Former prime minister Tony Abbott has ramped up his commentary on gun legislation, saying no “serious Coalition government” would allow the importation of rapid-fire weapons.
Mr Abbott dismissed reports that he negotiated with crossbench Senator David Leyonhjelm on a ban on the high-capacity, lever-action Adler shotgun – a ban which has been in place since 2015.
“With a heightened terror threat, the last thing we should have is a flood of rapid-fire guns coming into our country,” he said.
“As far as I was concerned, we were never going to allow these guns into our country.”
His comments follow confirmation that NSW Police Minister Troy Grant is pushing to move the Adler into to a category which would allow gun users to import the firearm.
Mr Abbott said the federal government should do “whatever it needs to do” to avoid the importation of the weapon.
“There is just no way that any serious Coalition government, any government in the tradition of John Howard, should be allowing rapid-fire weapons on a very large scale into our country,” he said.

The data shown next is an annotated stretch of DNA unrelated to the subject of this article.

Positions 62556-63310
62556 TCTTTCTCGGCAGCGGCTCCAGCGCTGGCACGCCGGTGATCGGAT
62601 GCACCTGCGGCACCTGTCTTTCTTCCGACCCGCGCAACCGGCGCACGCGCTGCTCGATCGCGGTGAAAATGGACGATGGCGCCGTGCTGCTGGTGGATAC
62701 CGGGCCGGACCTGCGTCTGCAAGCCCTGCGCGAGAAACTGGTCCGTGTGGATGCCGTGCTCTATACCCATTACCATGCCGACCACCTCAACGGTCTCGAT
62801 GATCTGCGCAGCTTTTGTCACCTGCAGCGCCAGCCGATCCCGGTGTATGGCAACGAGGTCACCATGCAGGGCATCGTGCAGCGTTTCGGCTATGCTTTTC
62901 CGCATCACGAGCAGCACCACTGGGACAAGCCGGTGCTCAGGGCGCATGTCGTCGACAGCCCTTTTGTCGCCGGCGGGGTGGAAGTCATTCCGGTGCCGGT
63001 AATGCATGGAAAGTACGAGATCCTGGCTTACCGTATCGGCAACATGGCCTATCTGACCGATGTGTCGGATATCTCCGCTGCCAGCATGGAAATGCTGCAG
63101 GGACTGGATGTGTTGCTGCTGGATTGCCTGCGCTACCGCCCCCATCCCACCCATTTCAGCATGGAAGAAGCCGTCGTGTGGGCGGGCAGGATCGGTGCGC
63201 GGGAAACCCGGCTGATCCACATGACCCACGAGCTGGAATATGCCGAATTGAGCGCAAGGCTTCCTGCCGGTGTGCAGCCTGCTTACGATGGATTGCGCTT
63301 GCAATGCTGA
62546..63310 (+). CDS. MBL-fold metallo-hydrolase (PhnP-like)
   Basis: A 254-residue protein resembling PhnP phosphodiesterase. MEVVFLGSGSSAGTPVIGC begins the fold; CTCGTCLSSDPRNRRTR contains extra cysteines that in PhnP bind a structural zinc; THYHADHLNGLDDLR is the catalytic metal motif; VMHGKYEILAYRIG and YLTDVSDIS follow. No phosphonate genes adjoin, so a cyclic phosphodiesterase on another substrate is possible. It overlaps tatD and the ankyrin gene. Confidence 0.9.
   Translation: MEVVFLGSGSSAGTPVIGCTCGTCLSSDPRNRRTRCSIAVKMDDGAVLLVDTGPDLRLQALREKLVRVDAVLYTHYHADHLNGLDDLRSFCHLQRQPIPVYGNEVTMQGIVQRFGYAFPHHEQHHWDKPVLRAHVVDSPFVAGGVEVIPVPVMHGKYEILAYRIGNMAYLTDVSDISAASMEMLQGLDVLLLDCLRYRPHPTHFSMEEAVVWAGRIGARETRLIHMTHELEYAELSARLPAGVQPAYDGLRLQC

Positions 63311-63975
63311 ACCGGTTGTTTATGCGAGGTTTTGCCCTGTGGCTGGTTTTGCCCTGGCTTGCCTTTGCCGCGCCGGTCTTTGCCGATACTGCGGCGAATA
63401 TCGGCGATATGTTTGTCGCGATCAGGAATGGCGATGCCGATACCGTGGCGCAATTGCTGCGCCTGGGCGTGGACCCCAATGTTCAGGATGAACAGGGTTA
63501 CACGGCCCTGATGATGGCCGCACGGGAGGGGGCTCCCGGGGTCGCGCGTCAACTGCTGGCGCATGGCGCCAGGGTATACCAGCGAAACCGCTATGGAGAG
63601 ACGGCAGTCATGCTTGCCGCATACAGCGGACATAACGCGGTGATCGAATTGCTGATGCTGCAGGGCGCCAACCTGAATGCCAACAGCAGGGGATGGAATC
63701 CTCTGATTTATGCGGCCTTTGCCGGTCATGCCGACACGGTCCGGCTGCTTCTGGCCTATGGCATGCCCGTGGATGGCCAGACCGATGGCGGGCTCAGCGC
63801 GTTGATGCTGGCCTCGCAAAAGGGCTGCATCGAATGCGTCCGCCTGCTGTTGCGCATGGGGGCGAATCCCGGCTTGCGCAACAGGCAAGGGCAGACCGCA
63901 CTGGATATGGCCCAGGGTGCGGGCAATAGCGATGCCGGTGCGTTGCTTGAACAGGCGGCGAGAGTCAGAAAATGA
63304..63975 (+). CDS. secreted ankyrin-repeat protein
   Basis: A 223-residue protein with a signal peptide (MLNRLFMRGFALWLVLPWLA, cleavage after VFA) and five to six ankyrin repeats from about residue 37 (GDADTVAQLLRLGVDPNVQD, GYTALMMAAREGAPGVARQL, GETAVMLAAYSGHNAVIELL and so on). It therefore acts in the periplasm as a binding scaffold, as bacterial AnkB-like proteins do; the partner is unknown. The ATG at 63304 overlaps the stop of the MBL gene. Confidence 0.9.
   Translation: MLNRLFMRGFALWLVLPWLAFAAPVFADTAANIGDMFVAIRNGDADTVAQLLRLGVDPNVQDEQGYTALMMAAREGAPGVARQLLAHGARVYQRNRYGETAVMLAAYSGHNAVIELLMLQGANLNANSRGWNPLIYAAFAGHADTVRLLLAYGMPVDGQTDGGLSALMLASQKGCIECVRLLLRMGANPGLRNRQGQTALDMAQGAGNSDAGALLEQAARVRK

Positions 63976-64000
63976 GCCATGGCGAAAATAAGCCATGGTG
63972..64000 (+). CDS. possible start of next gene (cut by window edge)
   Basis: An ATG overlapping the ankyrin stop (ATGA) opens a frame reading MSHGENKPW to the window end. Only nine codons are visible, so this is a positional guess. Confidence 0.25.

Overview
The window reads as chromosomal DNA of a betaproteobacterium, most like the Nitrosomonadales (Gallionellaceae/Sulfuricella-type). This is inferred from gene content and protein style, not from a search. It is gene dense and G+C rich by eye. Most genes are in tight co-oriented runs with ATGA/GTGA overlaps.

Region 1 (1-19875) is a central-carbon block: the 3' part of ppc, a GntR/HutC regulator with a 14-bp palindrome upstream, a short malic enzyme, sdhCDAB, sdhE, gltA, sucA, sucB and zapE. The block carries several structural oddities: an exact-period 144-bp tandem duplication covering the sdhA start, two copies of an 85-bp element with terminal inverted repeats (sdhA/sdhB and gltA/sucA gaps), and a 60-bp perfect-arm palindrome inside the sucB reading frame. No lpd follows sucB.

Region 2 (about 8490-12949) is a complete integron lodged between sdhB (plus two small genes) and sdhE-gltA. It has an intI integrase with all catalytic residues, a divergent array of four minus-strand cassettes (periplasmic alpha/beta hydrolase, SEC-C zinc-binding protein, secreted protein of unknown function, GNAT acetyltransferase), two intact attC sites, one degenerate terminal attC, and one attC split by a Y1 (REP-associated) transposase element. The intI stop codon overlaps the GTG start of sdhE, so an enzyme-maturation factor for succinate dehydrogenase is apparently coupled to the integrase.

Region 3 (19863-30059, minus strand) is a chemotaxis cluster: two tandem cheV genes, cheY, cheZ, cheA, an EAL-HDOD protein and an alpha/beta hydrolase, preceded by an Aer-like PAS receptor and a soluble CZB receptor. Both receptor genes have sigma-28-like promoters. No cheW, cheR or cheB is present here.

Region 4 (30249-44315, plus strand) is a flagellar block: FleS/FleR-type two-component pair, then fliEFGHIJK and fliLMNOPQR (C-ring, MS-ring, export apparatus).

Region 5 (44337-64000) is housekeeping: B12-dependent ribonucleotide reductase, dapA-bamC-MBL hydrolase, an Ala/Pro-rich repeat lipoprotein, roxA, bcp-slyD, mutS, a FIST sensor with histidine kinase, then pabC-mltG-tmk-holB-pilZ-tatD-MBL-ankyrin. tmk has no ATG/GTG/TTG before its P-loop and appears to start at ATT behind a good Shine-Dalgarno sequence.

Opposition Leader Bill Shorten cited the comments in question time, asking Prime Minister Malcolm Turnbull whether Friday’s meeting would see a change in position on gun legislation.
Mr Turnbull cited his “distinguished predecessor” in his response, adding that the Coalition would not water down the gun laws put in place by former prime minister John Howard.
“To this date, despite our best efforts, the states and territories haven’t agreed on the way in which the [Adler] guns should be reclassified,” he said.
“Until they do, they will not be imported, full stop. That is our position.”
Turnbull pushing mandatory sentencing for gun smugglers
Mr Turnbull also used question time to shift the debate to illegal firearms, calling on Labor to support mandatory sentencing for gun smugglers.
“We ask them to strengthen our laws, to stop these illegal weapons coming into Australia, and what have they done?” he said.
“They have rebuffed it. They have no interest in keeping Australia safer. We will not be given lectures on national security from this reckless opposition.”
Labor has previously questioned whether such sentencing is effective.
Mr Shorten attempted to suspend standing orders twice on Tuesday over the Adler debate, which his deputy Tanya Plibersek described as “guns for votes”, claiming the PM was open to lifting the ban if it meant it could gain the support of key crossbench senators.